W. Edward Craighead, Psychiatry and Behavioral Sciences
Faculty Distinction Fund Recipient


If a parent suffers from a mood disorder, his or her child has up to a 50% chance of developing the same illness. W. Edward Craighead, Emory's first Rex Fuqua Chair in Child Psychiatry, wants to know why - and what can be done about it.

Understanding the multi-level psychological, genetic, environmental, and neurobiological components of mood disorders among adolescents is a goal of the new Childhood and Adolescent Mood Disorders Program (CAMP), which Craighead directs. Housed within Emory's Comprehensive Neurosciences Center, CAMP draws together experts from psychology, psychiatry, neuroscience, brain imaging, and genetics to conduct research, educate families, and treat young people with major depression and bipolar disorder.

Craighead, who holds a joint appointment in the Department of Psychology, has dedicated his professional life to the understanding, treatment, and prevention of mood disorders. For the past decade, he has worked with Dr. Eirikur Arnarson in co-directing a clinical research program in Reykjavik, Iceland, that seeks to prevent initial episodes of depression among adolescents at risk. Those initial episodes can cause biological or psychological "scarring" that increases a person's likelihood of having a second episode later in life. Using developmentally based cognitive behavior therapy, Craighead and his team worked with school psychologists to implement a depression prevention program among 14- to 15-year-old Icelandic youth. The program cut the rate of first episodes of depression by more than half. Some school districts in Reykjavik have gone on to make the program a permanent part of the programs.

For young people who do experience a major depressive episode, Craighead has sought to prevent a recurrence. In studies of undergraduates at the University of Colorado, he and colleagues found that young adults with personality disorders were three times more likely to have a recurrence of major depression than were those without these disorders. They also found that young people who "relapse" into depression often present with interpersonal hypersensitivity, antisocial behaviors, and/or social anxiety. Says Craighead: "To prevent a recurrence of depression, college counseling programs must be tailored to address these associated behavioral patterns."

Craighead also specializes in the treatment of bipolar disorder among adolescents. "For a long time, people thought bipolar disorder only affected adults," he says. "But in the early stages, it can present in adolescents as depression, hostility, and irritability." He has worked with Dr. Miklowitz at Colorado on the development and evaluation of a nine-month "family-focused" therapy for young people affected by the disorder. The therapy sessions are focused on psychoeducation, problem-solving skills, and assist with communication among family members. Craighead will conduct additional studies of this treatment program, as well as conducting new studies of behavior activation therapy for teens at risk of depression. In both arenas, his work will proceed in concert with Emory neuroscientists, who are trying to identify neurobiological, genetic, and personality predictors for treatment outcomes. "We want to be able to predict which patients will respond best to which treatments," he says.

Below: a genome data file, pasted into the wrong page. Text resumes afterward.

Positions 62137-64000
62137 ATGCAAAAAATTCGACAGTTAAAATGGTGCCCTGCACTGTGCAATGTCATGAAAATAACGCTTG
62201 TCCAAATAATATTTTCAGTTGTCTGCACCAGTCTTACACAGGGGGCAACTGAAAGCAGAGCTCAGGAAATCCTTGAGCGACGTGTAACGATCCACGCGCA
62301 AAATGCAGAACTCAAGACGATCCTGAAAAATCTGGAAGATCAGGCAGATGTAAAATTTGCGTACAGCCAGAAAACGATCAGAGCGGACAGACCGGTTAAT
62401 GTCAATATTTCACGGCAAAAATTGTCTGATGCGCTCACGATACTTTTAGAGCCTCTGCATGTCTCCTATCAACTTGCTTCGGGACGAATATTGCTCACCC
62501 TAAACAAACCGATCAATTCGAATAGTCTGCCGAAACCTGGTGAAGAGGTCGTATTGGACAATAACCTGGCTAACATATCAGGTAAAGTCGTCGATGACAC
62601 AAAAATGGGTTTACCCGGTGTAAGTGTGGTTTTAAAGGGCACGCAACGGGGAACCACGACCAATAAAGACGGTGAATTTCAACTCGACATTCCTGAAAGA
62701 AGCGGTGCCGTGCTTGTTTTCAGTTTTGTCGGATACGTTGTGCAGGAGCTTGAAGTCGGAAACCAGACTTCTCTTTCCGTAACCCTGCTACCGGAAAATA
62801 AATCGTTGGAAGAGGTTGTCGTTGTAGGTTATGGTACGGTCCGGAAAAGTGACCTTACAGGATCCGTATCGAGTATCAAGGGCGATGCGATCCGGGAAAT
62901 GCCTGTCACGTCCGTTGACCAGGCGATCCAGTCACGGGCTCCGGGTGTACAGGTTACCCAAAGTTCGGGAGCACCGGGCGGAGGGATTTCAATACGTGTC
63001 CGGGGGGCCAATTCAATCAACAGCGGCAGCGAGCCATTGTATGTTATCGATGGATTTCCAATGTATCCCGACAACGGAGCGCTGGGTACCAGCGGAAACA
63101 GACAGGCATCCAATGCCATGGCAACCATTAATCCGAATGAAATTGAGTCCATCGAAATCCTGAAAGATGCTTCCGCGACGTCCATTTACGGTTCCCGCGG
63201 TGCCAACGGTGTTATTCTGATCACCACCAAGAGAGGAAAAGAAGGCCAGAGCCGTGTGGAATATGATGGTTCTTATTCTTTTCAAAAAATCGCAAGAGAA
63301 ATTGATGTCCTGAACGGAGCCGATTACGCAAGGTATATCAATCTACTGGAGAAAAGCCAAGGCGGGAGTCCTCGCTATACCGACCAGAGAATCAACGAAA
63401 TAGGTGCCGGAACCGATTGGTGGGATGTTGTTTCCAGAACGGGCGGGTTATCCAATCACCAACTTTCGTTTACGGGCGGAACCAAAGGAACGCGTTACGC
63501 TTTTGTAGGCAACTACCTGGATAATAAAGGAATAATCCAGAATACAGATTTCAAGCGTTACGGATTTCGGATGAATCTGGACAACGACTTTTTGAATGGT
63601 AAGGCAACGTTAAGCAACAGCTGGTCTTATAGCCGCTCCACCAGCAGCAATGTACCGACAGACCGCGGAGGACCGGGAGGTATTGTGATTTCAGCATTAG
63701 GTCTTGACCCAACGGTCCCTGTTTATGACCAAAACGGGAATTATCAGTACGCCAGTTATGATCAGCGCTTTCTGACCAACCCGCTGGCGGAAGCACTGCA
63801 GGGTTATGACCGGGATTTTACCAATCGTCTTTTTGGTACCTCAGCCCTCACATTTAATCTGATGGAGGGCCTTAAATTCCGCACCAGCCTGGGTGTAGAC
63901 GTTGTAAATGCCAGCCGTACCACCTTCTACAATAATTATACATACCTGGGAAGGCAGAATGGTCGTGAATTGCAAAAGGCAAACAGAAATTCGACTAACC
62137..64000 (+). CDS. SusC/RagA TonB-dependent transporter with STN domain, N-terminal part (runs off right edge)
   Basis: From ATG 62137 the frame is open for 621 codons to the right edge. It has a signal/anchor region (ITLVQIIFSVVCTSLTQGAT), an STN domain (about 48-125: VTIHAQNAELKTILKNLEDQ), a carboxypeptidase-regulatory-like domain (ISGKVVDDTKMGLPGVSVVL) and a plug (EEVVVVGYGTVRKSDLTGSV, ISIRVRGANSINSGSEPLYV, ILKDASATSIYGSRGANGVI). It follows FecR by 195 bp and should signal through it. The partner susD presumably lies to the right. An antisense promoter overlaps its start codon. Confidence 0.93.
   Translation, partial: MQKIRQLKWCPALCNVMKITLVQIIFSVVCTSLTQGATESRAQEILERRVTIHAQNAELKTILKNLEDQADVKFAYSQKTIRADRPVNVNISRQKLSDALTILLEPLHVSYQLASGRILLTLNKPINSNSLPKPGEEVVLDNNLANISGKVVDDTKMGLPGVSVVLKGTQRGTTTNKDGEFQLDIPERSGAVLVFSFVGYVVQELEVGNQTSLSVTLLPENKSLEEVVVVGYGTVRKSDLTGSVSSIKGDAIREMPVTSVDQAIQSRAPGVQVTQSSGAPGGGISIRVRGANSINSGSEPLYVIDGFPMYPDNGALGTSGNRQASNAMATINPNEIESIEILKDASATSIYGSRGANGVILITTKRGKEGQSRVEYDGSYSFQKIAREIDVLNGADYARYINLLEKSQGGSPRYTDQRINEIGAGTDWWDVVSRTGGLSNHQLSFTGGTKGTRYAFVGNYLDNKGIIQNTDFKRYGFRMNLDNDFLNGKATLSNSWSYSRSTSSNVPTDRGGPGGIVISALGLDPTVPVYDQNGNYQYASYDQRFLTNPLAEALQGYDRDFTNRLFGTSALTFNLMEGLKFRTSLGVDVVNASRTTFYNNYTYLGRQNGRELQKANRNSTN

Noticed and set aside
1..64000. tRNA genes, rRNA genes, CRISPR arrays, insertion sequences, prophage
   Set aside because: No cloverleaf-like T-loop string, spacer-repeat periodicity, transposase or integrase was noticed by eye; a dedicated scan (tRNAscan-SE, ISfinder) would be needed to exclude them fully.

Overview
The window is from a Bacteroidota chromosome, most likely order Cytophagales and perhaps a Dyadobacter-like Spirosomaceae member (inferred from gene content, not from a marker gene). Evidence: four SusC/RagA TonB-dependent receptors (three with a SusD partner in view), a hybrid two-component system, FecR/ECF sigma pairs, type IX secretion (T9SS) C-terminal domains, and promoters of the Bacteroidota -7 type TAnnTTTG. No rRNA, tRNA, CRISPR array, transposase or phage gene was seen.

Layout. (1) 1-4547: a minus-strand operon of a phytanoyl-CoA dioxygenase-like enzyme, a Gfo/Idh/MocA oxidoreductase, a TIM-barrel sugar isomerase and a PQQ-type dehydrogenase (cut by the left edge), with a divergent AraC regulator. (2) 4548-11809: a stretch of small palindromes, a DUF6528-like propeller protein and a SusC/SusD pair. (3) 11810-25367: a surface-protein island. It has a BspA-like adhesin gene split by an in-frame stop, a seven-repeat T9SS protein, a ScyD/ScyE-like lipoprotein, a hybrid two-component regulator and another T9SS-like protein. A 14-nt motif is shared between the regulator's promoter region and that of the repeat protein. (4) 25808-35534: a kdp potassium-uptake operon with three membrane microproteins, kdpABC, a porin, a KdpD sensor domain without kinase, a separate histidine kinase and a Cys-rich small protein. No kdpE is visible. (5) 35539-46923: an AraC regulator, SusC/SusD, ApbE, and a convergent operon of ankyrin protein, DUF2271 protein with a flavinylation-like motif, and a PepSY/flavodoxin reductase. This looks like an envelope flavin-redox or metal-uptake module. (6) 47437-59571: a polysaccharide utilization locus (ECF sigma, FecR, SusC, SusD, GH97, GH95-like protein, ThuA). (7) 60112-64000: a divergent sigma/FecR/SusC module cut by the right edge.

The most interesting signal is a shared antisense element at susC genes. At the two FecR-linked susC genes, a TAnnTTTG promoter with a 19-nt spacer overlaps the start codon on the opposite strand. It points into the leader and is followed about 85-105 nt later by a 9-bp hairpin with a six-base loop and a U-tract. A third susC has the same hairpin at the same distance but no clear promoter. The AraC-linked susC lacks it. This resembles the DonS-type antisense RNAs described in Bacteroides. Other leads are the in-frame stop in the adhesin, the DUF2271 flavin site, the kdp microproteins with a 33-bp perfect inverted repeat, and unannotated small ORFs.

Identifying the predictors of mood disorders among children and adolescents remains a challenge. Craighead and his colleagues have an important set of collaborators to aid their efforts. They are beginning to work with Drs. Zac Stowe and Jeffrey Newport of the Emory Women's Health Program, which works with pregnant and post-partum mothers who suffer from depression or bipolar disorders. They have identified 400 children born within the last ten years who are at risk for developing a mood disorder. CAMP clinicians will provide a "continuum of care" for any of these children who develop symptoms. CAMP clinical scientists also hope to collaborate with Drs. Stowe, Newport, and Kilts to study the life-long neurobiological, genetic, personality, and environmental data for these children. "This data, studied in a longitudinal fashion, will potentially give us a much greater understanding of mood disorders and their causes," Craighead says.

Emory is a great place to embark upon this kind of collaborative discovery. Craighead came to Emory, in part, because he admired the creative spirit and the initiative taken by faculty members to plan for the university's future. He intends for his work to support both the Neuroscience, Human Nature, and Society initiative of the Strategic Plan and the "Vision 2012" plan for Emory Healthcare. He is confident that the Childhood and Adolescent Mood Disorders Program will become the leading center of its kind in the Southeast. "Can we teach these adolescents developmental resiliency and some coping strengths, that will help them grow into healthier adults?" he asks. "It's very exciting to be at the precipice of major advances in our treatment of these potentially devastating disorders."